Diageo sought that provision to allow the company to import Guinness, Smithwick's and Harp, and also to import partially brewed Guinness beer that would be finished and barrel-aged in the Baltimore County brewery.

New production breweries would be required to close their taprooms at 10 p.m. nightly, while existing breweries and those already in the approval process — about 10 breweries — would be allowed to keep taprooms open as late as their county allows.

Wholesalers and retailers initially were opposed to increasing the amount of beer that could be sold in taprooms, fearful that breweries would undercut other segments of the alcohol sales industry.

Jack Milani, legislative chairman for the Maryland State Licensed Beverage Association, said his group also wanted to make sure Diageo would brew a significant amount of beer in Relay, and not just use the brewery as a vehicle to sell beer.

"Our concern was it would become more of a retail presence than an actual brewery," said Milani, who owns a pub in Woodlawn. "This helps everyone understand that they will have to do substantial brewing there to come up with the product they need."

Milani said his group's members aren't thrilled with all of the provisions of the revised bill. But he was glad to see that the Guinness project is on track, and that breweries still have limits on what they can sell.

"All in all, obviously we don't love all parts of the bill, but working with everyone else in the industry, it's in everyone's best interest," Milani said. "Everyone realized this is a big project and we've got to make it work."

One lawmaker remained unconvinced Friday that the compromise was a good one.

Sen. Ron Young, a Democrat who represents Frederick County, home of Flying Dog and several other breweries, expressed frustration that the legislation appeared to favor Diageo over home-grown breweries.

When an international company like Diageo comes in with a request to help its brewery, "we trip over ourselves," Young said, but "we don't give a damn about the ones that are already here."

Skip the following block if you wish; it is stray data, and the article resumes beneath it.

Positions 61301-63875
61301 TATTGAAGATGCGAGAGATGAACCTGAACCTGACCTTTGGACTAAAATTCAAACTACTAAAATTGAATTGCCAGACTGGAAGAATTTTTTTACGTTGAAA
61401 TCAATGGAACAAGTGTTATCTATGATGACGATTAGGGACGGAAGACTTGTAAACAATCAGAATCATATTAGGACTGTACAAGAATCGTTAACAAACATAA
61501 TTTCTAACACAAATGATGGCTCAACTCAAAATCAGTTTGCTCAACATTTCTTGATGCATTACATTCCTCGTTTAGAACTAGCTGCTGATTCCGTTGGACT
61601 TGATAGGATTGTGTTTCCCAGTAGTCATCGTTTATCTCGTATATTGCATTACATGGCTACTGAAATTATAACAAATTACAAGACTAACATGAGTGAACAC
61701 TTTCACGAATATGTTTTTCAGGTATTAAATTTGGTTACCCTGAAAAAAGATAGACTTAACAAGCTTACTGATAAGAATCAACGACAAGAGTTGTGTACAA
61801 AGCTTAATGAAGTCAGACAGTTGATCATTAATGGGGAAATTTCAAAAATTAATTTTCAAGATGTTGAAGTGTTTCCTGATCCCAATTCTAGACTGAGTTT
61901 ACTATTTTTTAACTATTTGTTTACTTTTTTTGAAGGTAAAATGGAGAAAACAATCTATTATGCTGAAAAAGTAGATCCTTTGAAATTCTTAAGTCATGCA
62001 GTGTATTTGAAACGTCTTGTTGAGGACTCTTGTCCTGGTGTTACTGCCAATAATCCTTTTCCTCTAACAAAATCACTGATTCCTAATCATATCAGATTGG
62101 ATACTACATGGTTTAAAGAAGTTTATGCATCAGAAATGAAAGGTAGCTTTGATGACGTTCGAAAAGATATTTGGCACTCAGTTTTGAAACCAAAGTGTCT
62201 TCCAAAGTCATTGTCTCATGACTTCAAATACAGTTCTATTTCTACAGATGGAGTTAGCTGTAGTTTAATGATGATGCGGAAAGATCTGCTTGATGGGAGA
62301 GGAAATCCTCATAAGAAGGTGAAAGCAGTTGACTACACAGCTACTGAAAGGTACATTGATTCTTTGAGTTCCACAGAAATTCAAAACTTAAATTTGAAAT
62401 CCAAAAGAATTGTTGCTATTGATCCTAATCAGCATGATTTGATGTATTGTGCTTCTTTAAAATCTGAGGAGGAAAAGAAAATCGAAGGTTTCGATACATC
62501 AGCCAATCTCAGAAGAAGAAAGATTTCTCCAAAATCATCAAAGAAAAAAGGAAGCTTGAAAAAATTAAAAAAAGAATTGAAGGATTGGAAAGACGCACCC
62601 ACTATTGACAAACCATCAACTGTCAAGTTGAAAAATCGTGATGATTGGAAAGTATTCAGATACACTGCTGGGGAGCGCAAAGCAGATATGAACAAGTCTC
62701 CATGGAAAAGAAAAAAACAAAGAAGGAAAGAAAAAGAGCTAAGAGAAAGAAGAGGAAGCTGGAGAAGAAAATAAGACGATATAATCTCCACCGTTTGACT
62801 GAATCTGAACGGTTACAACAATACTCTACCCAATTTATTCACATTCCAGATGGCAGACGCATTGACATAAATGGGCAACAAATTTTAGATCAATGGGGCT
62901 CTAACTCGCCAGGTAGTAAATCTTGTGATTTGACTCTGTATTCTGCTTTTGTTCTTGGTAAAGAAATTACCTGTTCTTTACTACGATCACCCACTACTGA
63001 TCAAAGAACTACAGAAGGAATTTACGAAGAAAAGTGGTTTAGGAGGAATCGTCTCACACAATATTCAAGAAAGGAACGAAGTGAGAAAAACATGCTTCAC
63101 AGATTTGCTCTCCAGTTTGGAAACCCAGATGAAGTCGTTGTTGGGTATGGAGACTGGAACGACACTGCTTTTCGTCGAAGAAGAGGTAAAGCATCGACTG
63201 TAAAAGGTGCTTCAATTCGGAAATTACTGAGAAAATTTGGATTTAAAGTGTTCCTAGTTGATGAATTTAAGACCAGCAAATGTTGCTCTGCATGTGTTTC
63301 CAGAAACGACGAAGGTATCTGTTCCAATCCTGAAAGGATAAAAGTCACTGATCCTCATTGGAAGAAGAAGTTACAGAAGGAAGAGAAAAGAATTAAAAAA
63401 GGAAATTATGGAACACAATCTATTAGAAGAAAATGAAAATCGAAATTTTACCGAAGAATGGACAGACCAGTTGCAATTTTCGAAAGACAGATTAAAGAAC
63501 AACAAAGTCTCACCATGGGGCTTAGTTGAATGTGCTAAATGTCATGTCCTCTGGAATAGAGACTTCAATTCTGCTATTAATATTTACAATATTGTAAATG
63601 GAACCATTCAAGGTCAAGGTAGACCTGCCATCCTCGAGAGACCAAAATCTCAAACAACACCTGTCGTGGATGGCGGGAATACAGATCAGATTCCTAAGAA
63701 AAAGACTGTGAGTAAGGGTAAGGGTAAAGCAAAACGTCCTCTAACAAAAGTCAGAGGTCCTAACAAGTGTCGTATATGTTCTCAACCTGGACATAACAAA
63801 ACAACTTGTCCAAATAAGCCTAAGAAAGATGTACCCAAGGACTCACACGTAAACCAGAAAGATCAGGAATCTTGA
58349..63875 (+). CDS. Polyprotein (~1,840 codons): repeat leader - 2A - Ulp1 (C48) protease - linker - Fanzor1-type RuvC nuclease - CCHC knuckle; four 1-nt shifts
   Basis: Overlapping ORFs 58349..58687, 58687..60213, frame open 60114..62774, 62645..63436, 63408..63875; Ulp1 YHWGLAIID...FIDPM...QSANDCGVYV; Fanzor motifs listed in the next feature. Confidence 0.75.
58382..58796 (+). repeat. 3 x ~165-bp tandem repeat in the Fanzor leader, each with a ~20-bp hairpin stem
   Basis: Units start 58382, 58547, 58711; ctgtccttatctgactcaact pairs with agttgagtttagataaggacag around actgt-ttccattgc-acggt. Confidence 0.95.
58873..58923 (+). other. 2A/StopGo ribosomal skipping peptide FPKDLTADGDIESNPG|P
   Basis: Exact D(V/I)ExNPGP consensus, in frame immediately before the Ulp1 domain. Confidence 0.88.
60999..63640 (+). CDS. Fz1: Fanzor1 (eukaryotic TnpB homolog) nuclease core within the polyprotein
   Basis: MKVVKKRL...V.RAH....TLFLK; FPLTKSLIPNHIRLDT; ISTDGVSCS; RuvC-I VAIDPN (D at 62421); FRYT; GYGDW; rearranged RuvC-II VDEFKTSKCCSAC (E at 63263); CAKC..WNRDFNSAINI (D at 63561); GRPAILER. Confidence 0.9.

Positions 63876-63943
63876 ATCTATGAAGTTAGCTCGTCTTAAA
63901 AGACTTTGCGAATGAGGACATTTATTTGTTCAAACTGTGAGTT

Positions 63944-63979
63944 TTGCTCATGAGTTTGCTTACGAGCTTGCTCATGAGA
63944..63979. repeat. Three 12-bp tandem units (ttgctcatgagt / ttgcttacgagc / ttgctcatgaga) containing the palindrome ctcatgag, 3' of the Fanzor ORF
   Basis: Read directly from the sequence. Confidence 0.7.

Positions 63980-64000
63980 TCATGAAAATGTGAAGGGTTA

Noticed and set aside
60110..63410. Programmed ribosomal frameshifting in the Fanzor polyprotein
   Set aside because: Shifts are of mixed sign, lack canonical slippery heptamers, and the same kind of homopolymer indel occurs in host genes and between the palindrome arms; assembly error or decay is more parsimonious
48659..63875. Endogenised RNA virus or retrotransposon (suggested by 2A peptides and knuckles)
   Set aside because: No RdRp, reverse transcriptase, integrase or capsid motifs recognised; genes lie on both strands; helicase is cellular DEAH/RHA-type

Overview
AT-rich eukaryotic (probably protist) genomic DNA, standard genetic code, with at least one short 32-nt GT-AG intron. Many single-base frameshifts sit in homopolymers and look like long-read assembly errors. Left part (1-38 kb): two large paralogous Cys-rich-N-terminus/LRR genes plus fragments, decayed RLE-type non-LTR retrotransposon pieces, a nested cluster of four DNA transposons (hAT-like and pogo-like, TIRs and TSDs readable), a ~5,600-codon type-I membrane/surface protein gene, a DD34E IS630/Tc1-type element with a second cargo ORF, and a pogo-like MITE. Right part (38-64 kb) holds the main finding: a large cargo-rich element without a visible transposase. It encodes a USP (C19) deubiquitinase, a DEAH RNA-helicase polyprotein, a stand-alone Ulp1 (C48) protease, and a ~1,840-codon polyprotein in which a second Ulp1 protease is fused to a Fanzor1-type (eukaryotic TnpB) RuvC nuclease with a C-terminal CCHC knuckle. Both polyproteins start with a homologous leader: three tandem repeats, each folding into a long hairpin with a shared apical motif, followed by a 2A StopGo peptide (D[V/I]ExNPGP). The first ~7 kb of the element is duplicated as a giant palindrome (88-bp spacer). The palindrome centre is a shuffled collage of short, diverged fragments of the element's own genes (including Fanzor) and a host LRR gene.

Young was the only member of the Senate Education, Health and Environmental Affairs Committee to vote against the bill, which was approved on a voice vote Friday morning. He attempted to offer changes to the bill on the Senate floor, but his colleagues voted against allowing him to introduce the amendment.

Senators from Baltimore County expressed relief that the Guinness project would likely move forward.

Sen. Johnny Ray Salling, a Republican who has the DuClaw and Key breweries in his Baltimore County district, said he thought there was "a lot of compromise" among the various parties. He also praised Diageo for its role in the negotiations.

"They're working together with other breweries to make sure they can be part of this," Salling said.

"This is a huge, huge day for Baltimore County," said Sen. Jim Brochin, a Baltimore County Democrat. "It's like bringing the Preakness to Baltimore County every day."

The brewery in southwest Baltimore County would become the new home for Guinness Blonde American Lager and also would brew new recipes that visitors would be able to sample. Diageo said the project would create 70 jobs.

The Guinness proposal has drawn interest from Maryland's top politicians.

Gov. Larry Hogan has offered general support for allowing breweries to sell more beer and Comptroller Peter Franchot testified in favor of the breweries' requests.

Baltimore County Executive Kevin Kamenetz said he was glad to see the legislation move forward.

"This legislation is about more than pints of beer," said Kamenetz, a Democrat. "It's an economic development opportunity that will help Maryland's brewers expand and launch beer tourism to a new level with the proposed Guinness facility in Baltimore County."

pwood@baltsun.com